Average Time It Takes To Complete Dissertation

Writers' Lab: How much time does it take to write a dissertation?

As I've been keeping track of how I spend my time in ManicTime, I can now assess how much time writing my dissertation took me, and how much time rewriting and implementing comments took me.

When I finished my first draft, I thought the biggest chunk of work was done.

So. Wrong.

I spent a total of a little over 600 hours on my dissertation, over a time period from March 2012 to May 2013.

The following list shows you how my time budget breaks down:

Writing the first draft: 205 hours
Rewriting the first draft for approval by promotor and copromotor: 123 hours
Working on the comments of my committee: 255 hours
Final preparations on layout to get it ready for printing and publishing: 30 hours

As you can see: writing the first draft is only 1/3 of all the work. There's much more to be done afterwards...

If we break it down into time, the chronology of my dissertation looked like this:


Writing the first draft: March 2012 - November 2012

I delivered my first draft on November 14th. Most of my first 4 chapters as well as my 7th chapter were written in weekends and on the evenings, as I couldn't find the peace and calm for writing during the office hours, where regular research and teaching activities were in full swing. Over summer, I wrote a set of conference papers for the conferences that I was planning to attend in 2013, and in September and October I carried out the research for chapters 5 and 6.

Rewriting the first draft for approval by promotor and copromotor: early December 2012 - end of January 2013

As so many PhD students, I had to try rather hard to convince my busy supervisors to sit down, read the draft and provide me with their comments. As I had been working on my theory in silence, and not discussed it until I delivered the first draft, it took a number of meetings and significant rewriting of my chapter 5 to actually get my message across. In fact, this chunk of research was something I hadn't shown in a presentation yet, nor written down in a paper, so it naturally took me more time t crystallize my message.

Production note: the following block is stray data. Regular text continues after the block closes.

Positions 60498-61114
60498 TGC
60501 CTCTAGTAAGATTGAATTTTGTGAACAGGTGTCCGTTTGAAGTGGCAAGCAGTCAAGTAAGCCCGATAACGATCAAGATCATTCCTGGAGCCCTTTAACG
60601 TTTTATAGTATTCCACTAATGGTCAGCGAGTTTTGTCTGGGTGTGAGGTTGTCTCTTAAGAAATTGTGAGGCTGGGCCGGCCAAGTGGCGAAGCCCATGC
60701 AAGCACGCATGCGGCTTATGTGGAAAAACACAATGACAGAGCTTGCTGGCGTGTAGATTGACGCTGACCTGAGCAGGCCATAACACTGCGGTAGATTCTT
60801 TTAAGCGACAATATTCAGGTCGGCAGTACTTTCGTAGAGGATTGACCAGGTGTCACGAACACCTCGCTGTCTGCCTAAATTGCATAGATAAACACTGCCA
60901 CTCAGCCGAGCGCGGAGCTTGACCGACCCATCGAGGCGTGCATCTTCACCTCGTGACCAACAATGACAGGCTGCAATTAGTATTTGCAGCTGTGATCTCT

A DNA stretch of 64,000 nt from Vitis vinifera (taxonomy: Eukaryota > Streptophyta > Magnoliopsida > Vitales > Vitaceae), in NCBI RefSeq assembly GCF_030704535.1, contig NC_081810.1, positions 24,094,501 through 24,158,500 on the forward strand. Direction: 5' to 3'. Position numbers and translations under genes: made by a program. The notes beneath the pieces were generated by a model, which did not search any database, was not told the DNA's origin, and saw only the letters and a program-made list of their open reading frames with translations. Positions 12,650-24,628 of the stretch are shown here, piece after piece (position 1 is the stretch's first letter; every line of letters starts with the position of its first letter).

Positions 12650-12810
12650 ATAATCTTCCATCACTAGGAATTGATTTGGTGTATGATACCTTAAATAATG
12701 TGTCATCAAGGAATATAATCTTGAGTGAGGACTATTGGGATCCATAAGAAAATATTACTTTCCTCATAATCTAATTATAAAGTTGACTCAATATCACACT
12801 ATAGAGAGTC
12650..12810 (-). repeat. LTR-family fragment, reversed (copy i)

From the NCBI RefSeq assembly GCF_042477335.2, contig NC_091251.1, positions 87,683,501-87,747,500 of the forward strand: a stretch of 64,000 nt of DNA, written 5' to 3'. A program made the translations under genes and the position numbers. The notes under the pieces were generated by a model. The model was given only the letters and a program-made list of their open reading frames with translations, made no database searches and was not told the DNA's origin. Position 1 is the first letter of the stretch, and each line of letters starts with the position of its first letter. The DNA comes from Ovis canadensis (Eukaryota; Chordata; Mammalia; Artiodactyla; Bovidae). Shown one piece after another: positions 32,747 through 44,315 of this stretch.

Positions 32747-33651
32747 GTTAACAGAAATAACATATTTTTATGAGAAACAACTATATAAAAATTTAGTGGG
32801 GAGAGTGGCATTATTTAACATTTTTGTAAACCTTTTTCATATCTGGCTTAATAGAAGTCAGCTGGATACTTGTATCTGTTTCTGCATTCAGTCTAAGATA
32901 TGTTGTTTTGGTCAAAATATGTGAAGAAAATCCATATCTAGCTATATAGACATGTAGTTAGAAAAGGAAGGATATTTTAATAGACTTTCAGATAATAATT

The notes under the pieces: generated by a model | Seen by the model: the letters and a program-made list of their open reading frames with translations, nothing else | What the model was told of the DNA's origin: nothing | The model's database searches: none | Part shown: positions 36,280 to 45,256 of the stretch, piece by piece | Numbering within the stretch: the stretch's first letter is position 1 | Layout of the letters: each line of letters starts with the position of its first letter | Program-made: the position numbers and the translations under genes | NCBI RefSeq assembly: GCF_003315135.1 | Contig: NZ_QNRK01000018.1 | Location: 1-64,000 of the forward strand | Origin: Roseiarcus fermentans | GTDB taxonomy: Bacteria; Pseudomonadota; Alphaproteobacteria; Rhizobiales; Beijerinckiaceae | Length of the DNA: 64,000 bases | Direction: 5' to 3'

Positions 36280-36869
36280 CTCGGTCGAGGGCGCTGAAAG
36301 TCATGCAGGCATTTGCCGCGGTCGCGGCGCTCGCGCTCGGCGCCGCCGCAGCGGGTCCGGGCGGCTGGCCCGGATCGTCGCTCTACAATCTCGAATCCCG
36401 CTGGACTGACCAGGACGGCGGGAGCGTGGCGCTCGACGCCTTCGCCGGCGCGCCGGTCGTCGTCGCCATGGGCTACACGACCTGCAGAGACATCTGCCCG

Working on the comments of my committee: March 2013- mid April 2013

That was one hell of a busy time! The committee members get maximum 3 weeks for their feedback, I calculated a month, but the time it takes to pin a meeting with everybody added another 2 weeks. Working through the comments also added about 100 pages to the final document (also a number of extra Annexes).

Final preparations on layout to get it ready for printing and publishing: first half of May 2013

I found it very hard to stop proofreading, and to just let it go and accept that it can't be perfect. The final preparations were mostly related to fishing for typos, and getting my layout ready for the printer. Don't ask me about putting landscape tables on a portrait page - I spent three full days fretting away at that, and I still have a Table of Doom in my final dissertation.

How much time did you spend on rewriting as compared to writing? Do my results correspond to yours, or was your first draft an immediate hit?

posted about 6 years ago

Quote From acm1899:

Thank you for the honest answer.
However I truly doubt that you can do your PhD dissertation for 3 minutes, regardless of the discipline. The thing is that in my country if you want to pursue a PhD in management or marketing you will have to spend 3-5 years. The program is intentionally structured with various courses (general and major) and research and publishing of course. Thus you have to pass all required courses (mandatory and elective) publish few papers and than you will be fully eligible to start working on your dissertation. So compared to European policy of conducting doctoral studies, you only have to submit a RP and if you proposal is accepted you can immediately start with research. When I say Europe in my case I'm referring to Switzerland where I want to apply for grant. For instance a I have a friend of mine who did his PhD in London (UK) and he only worked on his dissertation and neither courses nor exams were involved whatsoever. The same concept is also applicable to Swiss Universities. Can somebody explain why is this so having in mind that PhD usually involves courses?
Further, the reason why this concerns me because I can only apply for a grant scholarship for a research fellowship and this grant is however limited (9 months) after that you will have to finance your self. Overall, I'm not sure whether should I apply because if I'm constantly under pressure due to a shortage of time I'm afraid that my research will not be relevant. If someone have/had the same situation your comments are welcome.

Best,
ACM1899



I don't quite get what you're asking. Have you done 2 or 3 years of new and novel research? If so then you will need at least 6 months to write this up into a comprehensible and well structured form, probably you will need a lot longer. If you haven't done the research yet you will need 3 years to do it. There is no requirement to do "training" as you have put it, there are no taught courses.

Many universities will need you to be registered with them for the entire time, that is for 3 years. During this time your progress will be reviewed and they will ensure that your work is of a high enough quality to be awarded a PhD.

If you have already done all of your research (2-3 years worth that is not part of a prior qualification) then you will need to contact institutions to ask them if you can write up your work as a PhD from them. If they say yes and everything is ok then with a lot of hard work you could achieve that in 9 months.

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